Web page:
There really isn’t a lot to it! The code outputs the distribution function after every 5th time step and we can use Paraview to visualize the results. This is shown in Figure 2 below, where I ended up using the “Warp by Scalar” filter to give the plots some depth. The subplots visualize the VDF along two slices. These line plots may make it more obvious that we are indeed dealing with a Maxwellian VDF as the familiar bell curve shape is quite apparent. Majority of the population has \(u>0\) and hence the population moves to the right. We are running with open boundaries, and thus any gas leaving through the right edge is lost. We can see this in the blue slice by observing how to the VDF starts getting depleted from the right side (faster velocity). There is also a small population with negative velocities. These fluid parcels move to the left. But since their velocity magnitude is smaller than the initial streaming velocity, they continue to linger long after the bulk of the population left the computational domain.



Figure 2. Time evolution of the VDF with an initially linearly increasing temperature.

Adding Electric Field

The above code is not complete, since it doesn’t include the self-consistent electric field computation. As we all know from basic plasma physics, in electrostatic plasma simulations, we obtain the electric field from \(E_x = -\partial \phi/\partial x\). Plasma potential is computed from Poisson’s equation, which in 1D is
$$\frac{\partial^2\phi}{\partial x^2} = \frac{e(n_e-Z_in_i)}{\epsilon_0}$$
Our code actually solves the normalized version:
$$\frac{\partial^2\phi}{\partial x^2} = n_e-1$$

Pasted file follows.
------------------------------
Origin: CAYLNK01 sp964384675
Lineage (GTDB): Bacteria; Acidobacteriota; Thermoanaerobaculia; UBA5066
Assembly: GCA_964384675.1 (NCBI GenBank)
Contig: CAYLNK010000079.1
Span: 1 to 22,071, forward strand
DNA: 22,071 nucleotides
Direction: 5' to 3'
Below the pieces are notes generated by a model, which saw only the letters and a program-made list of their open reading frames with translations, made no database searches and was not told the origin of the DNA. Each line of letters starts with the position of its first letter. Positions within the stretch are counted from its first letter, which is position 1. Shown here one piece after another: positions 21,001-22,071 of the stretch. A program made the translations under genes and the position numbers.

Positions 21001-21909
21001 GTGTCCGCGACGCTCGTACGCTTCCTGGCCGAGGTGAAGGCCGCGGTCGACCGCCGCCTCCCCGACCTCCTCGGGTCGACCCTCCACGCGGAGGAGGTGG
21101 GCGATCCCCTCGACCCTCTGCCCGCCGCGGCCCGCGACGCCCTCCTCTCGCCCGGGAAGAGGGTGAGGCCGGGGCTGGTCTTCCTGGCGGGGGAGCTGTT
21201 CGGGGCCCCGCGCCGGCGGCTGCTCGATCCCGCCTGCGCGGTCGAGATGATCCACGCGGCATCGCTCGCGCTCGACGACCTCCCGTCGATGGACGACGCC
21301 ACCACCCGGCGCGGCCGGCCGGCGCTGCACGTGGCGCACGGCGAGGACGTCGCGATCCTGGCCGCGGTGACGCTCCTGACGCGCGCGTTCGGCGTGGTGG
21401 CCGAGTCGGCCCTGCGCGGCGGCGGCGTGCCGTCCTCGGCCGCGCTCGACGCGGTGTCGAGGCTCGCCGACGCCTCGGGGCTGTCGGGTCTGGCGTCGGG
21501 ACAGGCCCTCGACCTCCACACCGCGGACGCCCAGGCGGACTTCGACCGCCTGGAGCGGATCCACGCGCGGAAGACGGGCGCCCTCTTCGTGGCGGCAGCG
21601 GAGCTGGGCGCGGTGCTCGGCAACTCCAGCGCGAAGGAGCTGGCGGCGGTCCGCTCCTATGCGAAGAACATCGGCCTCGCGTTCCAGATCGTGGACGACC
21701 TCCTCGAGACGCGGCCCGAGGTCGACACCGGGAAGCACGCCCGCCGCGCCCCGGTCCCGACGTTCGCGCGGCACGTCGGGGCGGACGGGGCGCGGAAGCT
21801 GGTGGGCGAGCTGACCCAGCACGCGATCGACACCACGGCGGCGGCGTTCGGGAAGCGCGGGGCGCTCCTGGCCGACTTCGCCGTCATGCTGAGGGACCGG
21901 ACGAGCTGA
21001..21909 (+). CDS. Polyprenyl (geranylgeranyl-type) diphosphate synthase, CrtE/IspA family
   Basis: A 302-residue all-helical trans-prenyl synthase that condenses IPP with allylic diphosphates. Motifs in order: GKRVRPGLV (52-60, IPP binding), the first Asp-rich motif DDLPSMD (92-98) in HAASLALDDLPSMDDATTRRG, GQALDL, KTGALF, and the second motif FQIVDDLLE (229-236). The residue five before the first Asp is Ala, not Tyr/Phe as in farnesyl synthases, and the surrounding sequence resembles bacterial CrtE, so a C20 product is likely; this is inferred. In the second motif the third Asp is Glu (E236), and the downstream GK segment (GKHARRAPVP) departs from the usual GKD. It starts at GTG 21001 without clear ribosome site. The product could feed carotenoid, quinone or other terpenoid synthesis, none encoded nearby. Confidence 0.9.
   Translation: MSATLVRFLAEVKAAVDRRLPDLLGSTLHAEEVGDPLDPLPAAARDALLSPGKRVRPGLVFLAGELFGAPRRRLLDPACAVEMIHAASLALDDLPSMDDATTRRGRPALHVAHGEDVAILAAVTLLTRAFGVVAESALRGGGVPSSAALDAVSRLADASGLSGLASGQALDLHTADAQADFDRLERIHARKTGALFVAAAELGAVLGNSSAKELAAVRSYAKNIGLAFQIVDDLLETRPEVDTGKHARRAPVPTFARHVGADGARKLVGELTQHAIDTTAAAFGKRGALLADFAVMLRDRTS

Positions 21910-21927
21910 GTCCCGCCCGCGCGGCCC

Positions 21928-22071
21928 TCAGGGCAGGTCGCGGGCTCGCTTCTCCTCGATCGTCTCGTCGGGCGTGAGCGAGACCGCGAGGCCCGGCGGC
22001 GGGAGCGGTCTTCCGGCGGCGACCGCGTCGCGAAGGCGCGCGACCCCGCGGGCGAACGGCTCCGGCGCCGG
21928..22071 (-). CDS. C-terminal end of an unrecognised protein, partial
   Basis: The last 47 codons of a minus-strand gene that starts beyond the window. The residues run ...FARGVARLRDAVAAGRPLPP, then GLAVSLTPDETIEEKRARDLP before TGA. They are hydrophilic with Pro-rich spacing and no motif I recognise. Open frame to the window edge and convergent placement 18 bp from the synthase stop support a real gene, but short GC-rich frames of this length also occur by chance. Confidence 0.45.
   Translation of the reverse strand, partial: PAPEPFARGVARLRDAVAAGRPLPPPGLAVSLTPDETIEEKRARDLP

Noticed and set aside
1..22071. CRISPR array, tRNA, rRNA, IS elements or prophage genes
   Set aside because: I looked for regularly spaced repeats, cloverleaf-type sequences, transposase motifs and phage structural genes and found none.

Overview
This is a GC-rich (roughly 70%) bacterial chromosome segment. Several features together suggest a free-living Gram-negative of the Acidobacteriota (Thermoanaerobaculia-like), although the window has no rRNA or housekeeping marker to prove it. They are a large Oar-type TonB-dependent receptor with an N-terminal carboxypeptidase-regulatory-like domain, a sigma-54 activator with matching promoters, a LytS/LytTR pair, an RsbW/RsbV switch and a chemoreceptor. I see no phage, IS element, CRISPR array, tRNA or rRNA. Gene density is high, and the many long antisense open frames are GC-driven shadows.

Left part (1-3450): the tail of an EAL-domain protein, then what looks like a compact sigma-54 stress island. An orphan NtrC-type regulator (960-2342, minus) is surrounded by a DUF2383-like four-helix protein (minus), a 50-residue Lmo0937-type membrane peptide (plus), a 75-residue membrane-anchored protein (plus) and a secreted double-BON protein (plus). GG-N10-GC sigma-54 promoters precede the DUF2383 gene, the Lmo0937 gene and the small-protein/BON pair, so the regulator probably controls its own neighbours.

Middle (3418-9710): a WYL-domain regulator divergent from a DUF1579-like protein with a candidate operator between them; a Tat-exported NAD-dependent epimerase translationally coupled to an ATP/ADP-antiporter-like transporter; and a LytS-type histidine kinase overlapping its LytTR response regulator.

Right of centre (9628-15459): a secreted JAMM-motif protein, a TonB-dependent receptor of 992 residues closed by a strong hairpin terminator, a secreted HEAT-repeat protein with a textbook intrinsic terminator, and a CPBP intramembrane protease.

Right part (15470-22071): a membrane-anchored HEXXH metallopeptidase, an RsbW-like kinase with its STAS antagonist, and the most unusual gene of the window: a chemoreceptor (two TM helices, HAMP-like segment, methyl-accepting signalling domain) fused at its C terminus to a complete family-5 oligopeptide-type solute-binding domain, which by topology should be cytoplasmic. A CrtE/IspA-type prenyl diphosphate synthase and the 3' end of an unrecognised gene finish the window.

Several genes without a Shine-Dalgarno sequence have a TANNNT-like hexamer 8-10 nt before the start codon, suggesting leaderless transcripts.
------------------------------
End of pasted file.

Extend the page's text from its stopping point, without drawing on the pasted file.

Clearly, we need to somehow compute the electron number density at each spatial grid node. Number density is simply the number of molecules divided by the cell volume. Since the VDF gives us the number of molecules with some particular velocity, we can get the total particle count by integrating the VDF over all velocities,
$$N=\int_{-\infty}^{+\infty}f(u)du$$
We assume that the cell volume is unity and hence this integral gives us the number density. This integration is performed in the code with the trapezoid scheme,

//compute number density by integrating f with the trapezoidal rule		
for (int i=0;i<ni;i++)
{
	ne[i] = 0;
	for (int j=0;j<nj-1;j++)
		ne[i]+=0.5*(fs[i][j+1]+fs[i][j])*dv;
}

We then use any regular old Poisson solver, such as the 1D Gauss-Seidel scheme used previously in the PIC Fundamentals course. Note that periodic systems like this one can also be solved using Fourier Transforms.

Interpolation

The above code used an interp function to evaluate \(f(x,v)\) at arbitrary points that may not correspond to grid nodes. The code in the example uses the linear area-weighted scheme familiar to you all from PIC Fundamentals. While this method is ok for this introductory example, it is too diffusive to be used in real Vlasov solvers. The issue is that since the VDF typically decays rapidly away from the peak, linear weighing may over-estimate the number of fast moving molecules, leading to artificial diffusion. This interpolation function is defined as a method in a World object. It support both periodic and open boundaries in x.

//linear interpolation: a higher order scheme needed!
double interp(double **f, double x, double v)
{
	double fi = (x-0)/dx;
	double fj = (v-(-v_max))/dv;		
 
	//periodic boundaries in i